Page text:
This is the first of three loosely linked posts arising from the draft National Planning Framework 4. This one is on the draft itself; the second is on Retail Impact Assessments; and the third is on implications for existing developments.
A few weeks ago, the long anticipated draft National Planning Framework 4 (The National Spatial Strategy for Scotland 2045) was published and is now open for consultation. You can download the draft and the details of the consultation here. Whilst at over 125 pages, the draft is a bit of a slog and there are numerous specific consultation questions, it is something anyone interested in the future shape of Scotland should become engaged with; especially if you are interested in towns and places.
Now I won’t swear that I have read every word, but I did try. My focus in particular here is on aspects in the draft that align with and have impact on town centres and retail. This National Spatial Strategy for Scotland 2045 is presented in four parts; the strategy, national developments, the policy handbook and delivery. The focus is on ‘Future-proof places’ and the policies come under headings of places that are sustainable, liveable, productive and distinctive. These deliver on principles of:
- compact growth
- local living
- balanced development
- conserving and recycling assets
- urban and rural synergy
- just transition
Taking these on face value, they provide a focus for a different development path for the future, aided by the strong presence throughout of the Place Principle, 20-minute neighbourhoods and to a lesser extent, community wealth building. People and place are positioned before travel and the aim is to reduce unsustainable travel and the use/reliance on the private car. These approaches are given a stronger statutory basis, here and at various planing levels, which is to be welcomed.
The devil of course is in the detail, and its implementation. The section of most interest to me perhaps is the one on distinctive places (p97-99 and p104 especially) and the policies on centres (policy 24), retail (policy 25), town centre first assessment (policy 26), town centre living (policy 27) and vacant and derelict land (policy 30). Much of this section accords with the thrust of the recent Town Centre Action Plan Review and its report “A New Future for Scotland’s Town Centres”. Again, this is to be warmly welcomed, but more consideration of detail and operation may perhaps be needed.
The Retail policy focuses development on town centres, building on the work of the last decade or so. However I am worried that the phrase used is ‘should not be supported’ for out-of-town locations; why is this not ‘must not be supported’ if we want to be serious? It removes any ambiguity. This is the same for edge of town developments, where they ‘should’ not be supported unless in development plans. For me this leaves wriggle room on a number of dimensions – why?
It also seems that the sequential approach (and thus Retail Impact Assessments) remain, though sense in their use, given 20-minute neighbourhoods, is encouraged. This is seen more clearly in policy 26 on town centre first assessment, which outlines the sequential approach, but does then seek to ensure proposals are appropriate in scale, the impacts are assessed and importantly ‘the proposal will not adversely impact on action to tackle climate change by generating significant levels of additional journeys with the reliance on the private car’. This reads fine, but I can see legal issues about ‘significant’ and ‘additional’ to start with. My next post is on aspects of Retail Impact Assessments and some problems I think they have.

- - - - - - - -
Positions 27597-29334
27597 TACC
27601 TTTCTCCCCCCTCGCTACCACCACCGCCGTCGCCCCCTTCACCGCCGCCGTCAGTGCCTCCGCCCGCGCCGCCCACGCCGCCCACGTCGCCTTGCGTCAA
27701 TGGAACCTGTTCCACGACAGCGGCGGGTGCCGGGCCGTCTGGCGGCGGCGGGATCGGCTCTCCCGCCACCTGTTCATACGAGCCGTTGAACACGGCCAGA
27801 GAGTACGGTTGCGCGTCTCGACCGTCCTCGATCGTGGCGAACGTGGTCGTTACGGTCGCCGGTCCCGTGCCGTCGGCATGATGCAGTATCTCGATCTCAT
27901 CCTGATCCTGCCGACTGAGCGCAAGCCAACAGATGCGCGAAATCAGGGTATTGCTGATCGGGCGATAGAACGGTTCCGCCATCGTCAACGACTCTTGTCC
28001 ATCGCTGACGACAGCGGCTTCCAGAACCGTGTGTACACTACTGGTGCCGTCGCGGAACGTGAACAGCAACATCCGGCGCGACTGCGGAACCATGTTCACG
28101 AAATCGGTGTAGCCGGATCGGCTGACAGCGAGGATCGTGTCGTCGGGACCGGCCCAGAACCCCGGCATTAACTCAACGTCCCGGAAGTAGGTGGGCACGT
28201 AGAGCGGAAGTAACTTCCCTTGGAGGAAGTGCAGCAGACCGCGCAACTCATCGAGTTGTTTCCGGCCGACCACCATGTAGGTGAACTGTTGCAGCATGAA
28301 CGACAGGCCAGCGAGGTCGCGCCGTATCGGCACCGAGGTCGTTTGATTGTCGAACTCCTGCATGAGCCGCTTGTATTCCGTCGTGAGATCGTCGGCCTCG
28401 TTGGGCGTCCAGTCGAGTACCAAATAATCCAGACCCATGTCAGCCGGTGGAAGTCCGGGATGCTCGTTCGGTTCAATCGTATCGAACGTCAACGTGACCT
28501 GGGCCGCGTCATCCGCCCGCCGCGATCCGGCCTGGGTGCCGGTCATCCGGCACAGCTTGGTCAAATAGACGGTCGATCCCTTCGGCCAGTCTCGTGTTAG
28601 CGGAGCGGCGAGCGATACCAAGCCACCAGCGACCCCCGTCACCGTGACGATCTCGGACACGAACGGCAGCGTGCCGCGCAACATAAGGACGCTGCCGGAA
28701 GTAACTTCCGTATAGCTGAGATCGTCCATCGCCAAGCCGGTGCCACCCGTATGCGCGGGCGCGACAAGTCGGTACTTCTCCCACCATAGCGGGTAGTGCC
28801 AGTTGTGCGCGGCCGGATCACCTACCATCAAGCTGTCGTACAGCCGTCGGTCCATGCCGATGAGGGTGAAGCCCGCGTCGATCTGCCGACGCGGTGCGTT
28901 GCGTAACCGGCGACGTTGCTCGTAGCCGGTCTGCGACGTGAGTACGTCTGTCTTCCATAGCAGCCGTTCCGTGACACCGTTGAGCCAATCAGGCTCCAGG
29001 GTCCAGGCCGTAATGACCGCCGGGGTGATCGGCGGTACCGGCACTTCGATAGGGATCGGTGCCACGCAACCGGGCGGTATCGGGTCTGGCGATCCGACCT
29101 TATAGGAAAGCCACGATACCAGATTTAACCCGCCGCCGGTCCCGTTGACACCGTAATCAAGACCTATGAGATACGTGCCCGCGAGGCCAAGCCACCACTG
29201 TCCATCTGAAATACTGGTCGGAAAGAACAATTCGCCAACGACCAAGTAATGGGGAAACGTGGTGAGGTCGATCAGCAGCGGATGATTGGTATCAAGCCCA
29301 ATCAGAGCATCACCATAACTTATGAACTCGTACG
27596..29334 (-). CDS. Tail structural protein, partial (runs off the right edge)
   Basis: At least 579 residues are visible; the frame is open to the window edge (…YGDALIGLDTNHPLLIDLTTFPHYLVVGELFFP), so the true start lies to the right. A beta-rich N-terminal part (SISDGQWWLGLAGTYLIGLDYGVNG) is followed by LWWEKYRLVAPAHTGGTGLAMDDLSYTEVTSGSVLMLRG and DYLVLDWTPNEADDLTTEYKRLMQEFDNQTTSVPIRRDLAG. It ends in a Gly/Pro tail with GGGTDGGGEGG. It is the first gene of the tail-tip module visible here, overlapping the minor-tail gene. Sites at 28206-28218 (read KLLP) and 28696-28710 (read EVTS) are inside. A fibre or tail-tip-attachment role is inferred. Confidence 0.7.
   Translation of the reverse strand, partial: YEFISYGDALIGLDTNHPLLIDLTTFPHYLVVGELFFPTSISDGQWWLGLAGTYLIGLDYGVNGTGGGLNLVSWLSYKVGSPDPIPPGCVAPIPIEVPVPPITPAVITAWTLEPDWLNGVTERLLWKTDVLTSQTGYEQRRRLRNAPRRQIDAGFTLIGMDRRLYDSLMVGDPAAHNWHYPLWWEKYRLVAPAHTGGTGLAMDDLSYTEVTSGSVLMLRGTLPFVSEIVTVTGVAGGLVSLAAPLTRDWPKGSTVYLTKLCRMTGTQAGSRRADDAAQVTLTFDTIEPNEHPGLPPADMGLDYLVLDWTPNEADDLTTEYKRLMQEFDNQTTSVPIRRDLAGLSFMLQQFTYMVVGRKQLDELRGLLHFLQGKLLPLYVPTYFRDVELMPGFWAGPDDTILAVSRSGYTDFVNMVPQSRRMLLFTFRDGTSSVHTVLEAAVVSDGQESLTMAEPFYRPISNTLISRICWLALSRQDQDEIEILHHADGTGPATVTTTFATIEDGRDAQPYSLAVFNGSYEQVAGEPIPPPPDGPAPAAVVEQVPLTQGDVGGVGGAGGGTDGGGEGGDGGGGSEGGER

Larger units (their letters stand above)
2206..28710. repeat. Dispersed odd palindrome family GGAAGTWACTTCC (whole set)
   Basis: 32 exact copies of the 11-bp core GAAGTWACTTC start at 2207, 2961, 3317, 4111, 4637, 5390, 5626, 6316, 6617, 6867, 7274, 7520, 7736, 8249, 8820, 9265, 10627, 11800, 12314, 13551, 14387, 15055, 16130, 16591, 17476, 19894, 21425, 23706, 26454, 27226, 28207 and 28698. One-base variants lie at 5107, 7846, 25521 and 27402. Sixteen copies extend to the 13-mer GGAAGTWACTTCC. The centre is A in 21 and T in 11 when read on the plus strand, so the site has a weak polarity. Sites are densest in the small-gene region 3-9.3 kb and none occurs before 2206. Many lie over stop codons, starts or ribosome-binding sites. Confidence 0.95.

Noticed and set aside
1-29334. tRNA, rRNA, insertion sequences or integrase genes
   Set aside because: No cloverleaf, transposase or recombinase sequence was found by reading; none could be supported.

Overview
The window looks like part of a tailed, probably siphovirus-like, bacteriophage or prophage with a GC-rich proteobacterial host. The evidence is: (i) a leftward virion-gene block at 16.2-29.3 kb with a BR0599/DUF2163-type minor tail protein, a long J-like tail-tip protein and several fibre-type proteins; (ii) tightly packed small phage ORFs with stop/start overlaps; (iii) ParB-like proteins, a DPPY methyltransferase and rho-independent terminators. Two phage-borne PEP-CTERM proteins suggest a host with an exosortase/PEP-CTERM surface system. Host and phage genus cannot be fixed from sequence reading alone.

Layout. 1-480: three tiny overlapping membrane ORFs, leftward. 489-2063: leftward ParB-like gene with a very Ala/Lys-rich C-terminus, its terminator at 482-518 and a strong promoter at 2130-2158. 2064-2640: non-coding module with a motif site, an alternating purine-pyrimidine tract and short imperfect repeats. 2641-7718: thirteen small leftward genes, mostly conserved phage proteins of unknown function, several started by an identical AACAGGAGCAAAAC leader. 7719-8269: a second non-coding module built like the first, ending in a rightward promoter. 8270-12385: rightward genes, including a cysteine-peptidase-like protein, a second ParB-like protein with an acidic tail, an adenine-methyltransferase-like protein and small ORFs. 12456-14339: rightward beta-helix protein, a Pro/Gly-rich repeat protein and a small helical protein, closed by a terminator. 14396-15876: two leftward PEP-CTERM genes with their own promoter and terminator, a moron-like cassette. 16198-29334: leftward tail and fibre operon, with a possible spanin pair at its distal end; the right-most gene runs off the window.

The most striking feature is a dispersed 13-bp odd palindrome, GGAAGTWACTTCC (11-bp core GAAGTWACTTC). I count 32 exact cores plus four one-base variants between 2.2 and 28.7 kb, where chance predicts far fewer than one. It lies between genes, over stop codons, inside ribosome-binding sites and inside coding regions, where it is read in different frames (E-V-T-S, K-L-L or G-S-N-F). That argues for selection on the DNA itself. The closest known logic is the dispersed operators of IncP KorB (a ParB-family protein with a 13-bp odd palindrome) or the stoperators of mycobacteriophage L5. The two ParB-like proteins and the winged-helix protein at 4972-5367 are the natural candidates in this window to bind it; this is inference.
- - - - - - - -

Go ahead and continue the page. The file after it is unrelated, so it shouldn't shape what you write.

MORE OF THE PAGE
We discussed the draft NPF4 at our session at the Scotland’s Towns Partnership Conference last week. A video of our session which included myself, Tom Arthur MSP and Craig McLaren on place and policy is available on YouTube). An interactive poll showed that attendees though the draft was on the right lines, but some wanting it to be stronger. I am encouraged by my first reading of the draft, and thus my initial reaction was positive so I ‘voted’ for ‘right lines’ in the poll, but I am wondering if a more careful read might tip me over into wanting stronger words in places?
That though is a consideration for the next few weeks and for my response to the consultation. I would encourage everyone to have a look and state their views. The Scottish Government have outlined the consultation opportunities thus:
“Draft NPF4 is now subject to Parliamentary scrutiny for up to 120 days and the Scottish Government is inviting representations until 31 March 2022. We are encouraging the submission of responses through the Scottish Government’s consultation portal.
We want to encourage responses to the consultation from a wide range of interests and have therefore prepared a range of resources to help you respond. These resources include:
– emerging details of a range of online discussions which you can sign up for.
– access to online material on NPF4, including on regional and thematic issues.
– details of the 18 proposed national developments.
– details of a community grant scheme to support communities respond to the consultation. These, and other resources, can be found on www.transformingplanning.scot.”
As a final note I would say (and thanks to a twitter user for this – I apologise for not remembering who) that once you see the graphic as a head you can’t not see it (and good to see it is looking towards Europe).
As noted above this is the first in a series of three posts this week on NPF4, Retail Impact Assessments, and what do we do about existing developments.
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